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Old 23rd Jun 2009, 10:58
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Woodja51

Congrats on the excellent, no BS posts.
After 16k hrs including 13k plus hrs PIC on 737/67/320 and 777 make us see things clearer.
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Old 23rd Jun 2009, 11:35
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barstow, fully agreed, any 'intelligent' signature that can be correlated would make detection of the pingers easier, as long as it does not weaken the signal strength significantly.
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Old 23rd Jun 2009, 11:39
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weak signals

suspect you have in mind a correlation detector (like gps) which can pull a signal out of noise. still need bandwidth and unfortunately water is a very dispersive and stratified medium.
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Old 23rd Jun 2009, 12:04
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Mrs 22/04 said to me last night; why don't the recorders float; they could then be recovered with the seats bodies etc.

Set me thinking- put them in a box that it triggerd to release or eject by presence of water and pressure (depth) - is this a viable idea?
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Old 23rd Jun 2009, 12:05
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Jun 23, 8:04 AM EDT

Official: No black box signals from Flight 447
BY ANGELA CHARLTON
Associated Press Writer


PARIS (AP) -- French military ships searching for the black boxes of Flight 447 have detected sounds in the Atlantic depths but they are not from the Air France plane's flight recorders, French officials said Tuesday.
The official and French investigators denied a report on the Web site of the French newspaper Le Monde that French ships had picked up a signal from the black boxes.
The two recorders, key to helping determine what happened to the plane, which plunged into the ocean May 31, will only continue to emit signals for another eight days or so.
French vessels in the search area have picked up noises regularly, but subsequent investigation has revealed no link to the black boxes, French military spokesman Christophe Prazuck told Associated Press Television News.
"The black boxes have not been found. The black boxes have not been located. We're still looking for the black boxes," Prazuck said in English.
"Regularly they have alerts. They hear noises that could be related to the black boxes so they have to investigate these noises," he added, saying the French authorities "never" have had confirmation that any of the sounds detected were related to the black boxes.
The Airbus A330 plane came down in the Atlantic after running into thunderstorms en route from Rio de Janeiro to Paris. All 228 people aboard were killed. The cause of the crash remains unclear.
The French air accident investigation agency, BEA, said in a statement Tuesday that "no signals transmitted by the flight recorders' locator beacons have been validated up to now."
The BEA said work is continuing "aimed at eliminating any doubts related to any sounds that may be heard, and any findings will be made public."
Last week, BEA director Paul-Louis Arslanian sternly warned against any unconfirmed leaks in the investigation, saying they could mislead the public and unnecessarily worry or encourage the families.
Le Monde said a mini research submarine, the Nautile, dived Monday to search for the boxes based on a "very weak signal" from the flight recorders picked up by the French ships.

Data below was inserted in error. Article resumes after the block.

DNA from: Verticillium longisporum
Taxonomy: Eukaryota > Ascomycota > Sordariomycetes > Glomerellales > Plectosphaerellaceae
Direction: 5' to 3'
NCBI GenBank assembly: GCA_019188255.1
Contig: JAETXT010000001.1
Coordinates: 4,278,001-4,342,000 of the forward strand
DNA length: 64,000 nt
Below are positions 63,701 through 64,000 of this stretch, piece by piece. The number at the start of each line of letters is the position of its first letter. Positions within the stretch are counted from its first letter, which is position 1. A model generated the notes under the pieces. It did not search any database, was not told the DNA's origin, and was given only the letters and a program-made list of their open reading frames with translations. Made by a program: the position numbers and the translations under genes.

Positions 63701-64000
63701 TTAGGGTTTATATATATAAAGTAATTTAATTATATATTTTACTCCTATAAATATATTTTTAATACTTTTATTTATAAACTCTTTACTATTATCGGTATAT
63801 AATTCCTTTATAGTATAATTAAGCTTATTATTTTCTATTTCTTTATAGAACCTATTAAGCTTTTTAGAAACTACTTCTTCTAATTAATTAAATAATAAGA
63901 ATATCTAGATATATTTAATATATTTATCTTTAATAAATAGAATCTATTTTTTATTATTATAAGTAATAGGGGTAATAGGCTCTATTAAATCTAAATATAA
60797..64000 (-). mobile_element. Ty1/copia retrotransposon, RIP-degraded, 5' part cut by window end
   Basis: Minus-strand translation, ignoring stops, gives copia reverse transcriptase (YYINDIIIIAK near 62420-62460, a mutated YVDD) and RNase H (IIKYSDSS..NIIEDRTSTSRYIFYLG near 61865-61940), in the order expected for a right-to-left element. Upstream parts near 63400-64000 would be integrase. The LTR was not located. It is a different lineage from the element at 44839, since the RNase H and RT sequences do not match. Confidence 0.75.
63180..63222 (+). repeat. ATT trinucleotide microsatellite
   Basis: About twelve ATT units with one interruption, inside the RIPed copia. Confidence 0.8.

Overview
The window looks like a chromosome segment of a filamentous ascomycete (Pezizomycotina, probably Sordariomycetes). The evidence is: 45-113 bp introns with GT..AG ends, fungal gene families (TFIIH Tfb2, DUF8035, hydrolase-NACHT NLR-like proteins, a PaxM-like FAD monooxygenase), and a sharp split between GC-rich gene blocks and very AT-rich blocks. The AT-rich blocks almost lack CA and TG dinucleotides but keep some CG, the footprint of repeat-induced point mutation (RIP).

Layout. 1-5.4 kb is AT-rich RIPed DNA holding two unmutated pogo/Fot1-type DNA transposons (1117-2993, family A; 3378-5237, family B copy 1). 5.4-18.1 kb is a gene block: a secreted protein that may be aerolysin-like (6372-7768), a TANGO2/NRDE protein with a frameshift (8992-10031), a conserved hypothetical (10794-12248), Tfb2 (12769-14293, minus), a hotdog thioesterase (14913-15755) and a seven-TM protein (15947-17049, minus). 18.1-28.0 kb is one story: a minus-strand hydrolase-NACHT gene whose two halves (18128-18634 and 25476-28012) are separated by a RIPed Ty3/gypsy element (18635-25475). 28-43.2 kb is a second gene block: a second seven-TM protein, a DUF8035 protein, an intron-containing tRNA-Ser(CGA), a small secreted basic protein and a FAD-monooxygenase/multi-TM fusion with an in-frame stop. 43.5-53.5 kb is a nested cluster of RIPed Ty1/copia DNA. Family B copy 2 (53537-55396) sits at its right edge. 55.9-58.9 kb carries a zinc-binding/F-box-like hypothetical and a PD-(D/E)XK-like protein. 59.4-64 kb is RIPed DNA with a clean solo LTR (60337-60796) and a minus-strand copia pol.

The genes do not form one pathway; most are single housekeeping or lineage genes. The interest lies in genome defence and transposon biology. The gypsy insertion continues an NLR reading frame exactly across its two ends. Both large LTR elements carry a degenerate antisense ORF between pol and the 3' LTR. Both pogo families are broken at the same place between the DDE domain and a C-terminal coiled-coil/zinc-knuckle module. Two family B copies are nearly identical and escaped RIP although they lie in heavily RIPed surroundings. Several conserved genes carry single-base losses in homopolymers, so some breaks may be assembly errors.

Searchers from Brazil, France, the United States and other countries are methodically scanning the Atlantic for signs of the plane.
French-chartered ships are trolling a search area with a radius of 50 miles (80 kilometers), pulling U.S. Navy underwater listening devices attached to 19,700 feet (6,000 meters) of cable. A French submarine is also searching.
The black boxes send out an electronic tapping sound that can be heard up to 1.25 miles (2 kilometers) away.
Ten of 50 bodies recovered from the Air France flight have been identified as those of Brazilians, medical examiners said.
Dental records, fingerprints and DNA samples were used to identify the bodies. Investigators are reviewing all remains, debris and baggage at a base set up in Recife, Brazil.
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Old 23rd Jun 2009, 12:23
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to woodja 51 and followers like Fullworward...

could you please stop this crap about poor handling/decision making of FO/SFO flying the plane while CPT is in his rest.

"lack of hands on time when it really mathers" do you think your FO is learning less on his leg being PF than you when you are PF?

So the AF FO/SFO spent thousands of hours learning nothing what really mathers? what do you really think about your fellow pilots? Only captains gain valuable experience when flying and somebody who sits in the same plane flying next sector doesnt?
If this is the case, you should maybe check why you dont give your collague chance to do so?

"But if I think that the F/Os are not up to speed to do an Atlantic crossing at night, avoid weather etc, it is time to chuck it in"

So what do you do? stay awake or have a nightmare in your rest that the youngsters cant handle the heavy at night past 10W. Yeah, i have been flying with these CPTs too, really seldom, but a few times. I can tell they were not the sharpest knife in the drawer. Usually lack of selfconfidence and below average pilot skills make them feel unconfortable in the cockpit. they fear loss of control and therefore over react to any situation what they cant totally foresee. this makes them believe, only them can handle the plane and generates a distrust towards younger collegues.

if you have doubts about the skill and experience level of your crew, feel free to contact your training department

poor copilots will become poor captains and poor captains were poor copilots before the upgrade. i have encountered both, cross your fingers they dont fly together when the **** hits the fan...

in the AF447 there were professional collagues trying their best, which for sure had enough experience but maybe not enough luck that night...

back to fact finding...

L